You may remember that, at the bottom of the Night-Soil Man’s garden, is a sinkhole. The capstone that had once covered it had long been removed and stood up on end, a letter D etched into its face. Garfield had seen this, from a distance, and wondered exactly what it signified, what it hid. He was convinced that all manner of rich pickings were to be had from this seemingly backward community and he intended to leave no corner unexplored.

Rhys Cranham, the Night-Soil Man, was sleeping in his cottage and heard nothing as the Persian runner was rolled past his door. The capstone – and the, yet unseen, sinkhole – was a good hundred feet distant, so Garfield needed to roll up the runner behind him as he went, in order to gradually unfurl it again on the next stage of his journey. He sure hoped that the stone with the D written on it was worth the effort. What could it mean? 

It was only within the final few feet of reaching the capstone did he see the sinkhole. The runner had draped itself over the very edge and Garfield had stopped just in time. He stood uneasily on the brink, peering down into its fathomless depths. He found it hard to pull his eyes away from the faintly green and decidedly weird iridescence swirling far, far below.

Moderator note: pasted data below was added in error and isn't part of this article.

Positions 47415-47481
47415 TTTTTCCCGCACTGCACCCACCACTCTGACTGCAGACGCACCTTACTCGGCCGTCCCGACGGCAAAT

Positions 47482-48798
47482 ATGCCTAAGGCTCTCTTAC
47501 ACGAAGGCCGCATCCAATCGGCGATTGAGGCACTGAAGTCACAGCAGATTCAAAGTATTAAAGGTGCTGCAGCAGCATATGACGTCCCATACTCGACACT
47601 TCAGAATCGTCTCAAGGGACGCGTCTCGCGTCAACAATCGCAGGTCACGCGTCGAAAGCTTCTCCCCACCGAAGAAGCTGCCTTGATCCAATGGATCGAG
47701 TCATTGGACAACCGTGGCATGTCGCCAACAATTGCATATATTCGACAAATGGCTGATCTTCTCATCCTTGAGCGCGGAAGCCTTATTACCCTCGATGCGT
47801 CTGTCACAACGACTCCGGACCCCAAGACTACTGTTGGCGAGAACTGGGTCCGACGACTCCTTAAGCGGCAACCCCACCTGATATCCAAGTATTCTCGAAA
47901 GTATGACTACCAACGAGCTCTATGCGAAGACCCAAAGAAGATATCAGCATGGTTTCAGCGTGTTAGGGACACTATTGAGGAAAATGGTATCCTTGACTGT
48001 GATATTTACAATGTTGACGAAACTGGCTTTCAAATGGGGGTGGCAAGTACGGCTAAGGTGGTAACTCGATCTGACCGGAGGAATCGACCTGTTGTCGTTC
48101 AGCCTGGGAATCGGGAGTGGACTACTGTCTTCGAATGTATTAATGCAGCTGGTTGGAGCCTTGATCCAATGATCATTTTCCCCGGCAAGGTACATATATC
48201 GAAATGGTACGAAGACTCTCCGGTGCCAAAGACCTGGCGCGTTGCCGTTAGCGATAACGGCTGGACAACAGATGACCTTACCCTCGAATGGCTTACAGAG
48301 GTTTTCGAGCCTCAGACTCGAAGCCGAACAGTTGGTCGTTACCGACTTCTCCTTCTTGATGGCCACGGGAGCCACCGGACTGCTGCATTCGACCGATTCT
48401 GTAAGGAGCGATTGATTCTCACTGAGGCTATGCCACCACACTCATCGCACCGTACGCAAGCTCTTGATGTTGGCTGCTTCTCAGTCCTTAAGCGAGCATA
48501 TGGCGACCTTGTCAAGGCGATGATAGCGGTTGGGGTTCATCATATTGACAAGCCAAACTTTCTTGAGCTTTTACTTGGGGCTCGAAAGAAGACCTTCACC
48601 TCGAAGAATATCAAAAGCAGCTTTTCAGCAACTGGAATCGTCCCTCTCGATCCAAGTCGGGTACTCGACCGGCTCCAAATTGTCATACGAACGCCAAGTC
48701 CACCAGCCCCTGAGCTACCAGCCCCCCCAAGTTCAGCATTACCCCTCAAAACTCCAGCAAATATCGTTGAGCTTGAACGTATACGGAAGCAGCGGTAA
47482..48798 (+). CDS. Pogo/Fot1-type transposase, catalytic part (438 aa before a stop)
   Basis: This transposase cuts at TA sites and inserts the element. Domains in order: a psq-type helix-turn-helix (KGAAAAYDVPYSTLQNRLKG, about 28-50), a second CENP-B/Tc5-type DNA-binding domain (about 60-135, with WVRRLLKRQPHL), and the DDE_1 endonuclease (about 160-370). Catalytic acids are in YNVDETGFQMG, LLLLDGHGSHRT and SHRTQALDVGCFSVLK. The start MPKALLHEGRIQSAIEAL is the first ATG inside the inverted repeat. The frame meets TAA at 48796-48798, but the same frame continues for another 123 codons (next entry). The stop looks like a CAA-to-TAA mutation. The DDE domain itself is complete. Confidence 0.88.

When not accompanying Philomena Bucket on her daily walk, Drury, the skeletal dog, could often be found hanging around the Night-Soil Man’s cottage. Despite being devoid of anything but his bones, Drury was still very much a dog and revelled in all things malodorous. Besides this, the Night-Soil Man liked him and was always good for a game of something or other. So, when Drury spotted the edge of the runner, some fifty feet from the cottage door, he could only conclude that it had been put there for his amusement. In Drury’s opinion most things on the island were also there exclusively for his amusement but right now, this carpet was obviously begging to be dragged away. 

Drury pulled on it but nothing happened. The game was on as far as he was concerned, and entered into the spirit of things by giving the runner’s edge an almighty tug. Fifty feet away Garfield Lawnside’s reverie was shattered by the ground beneath his feet being unceremoniously removed and his slight form sent down to examine, more closely, the iridescence that had so fascinated him.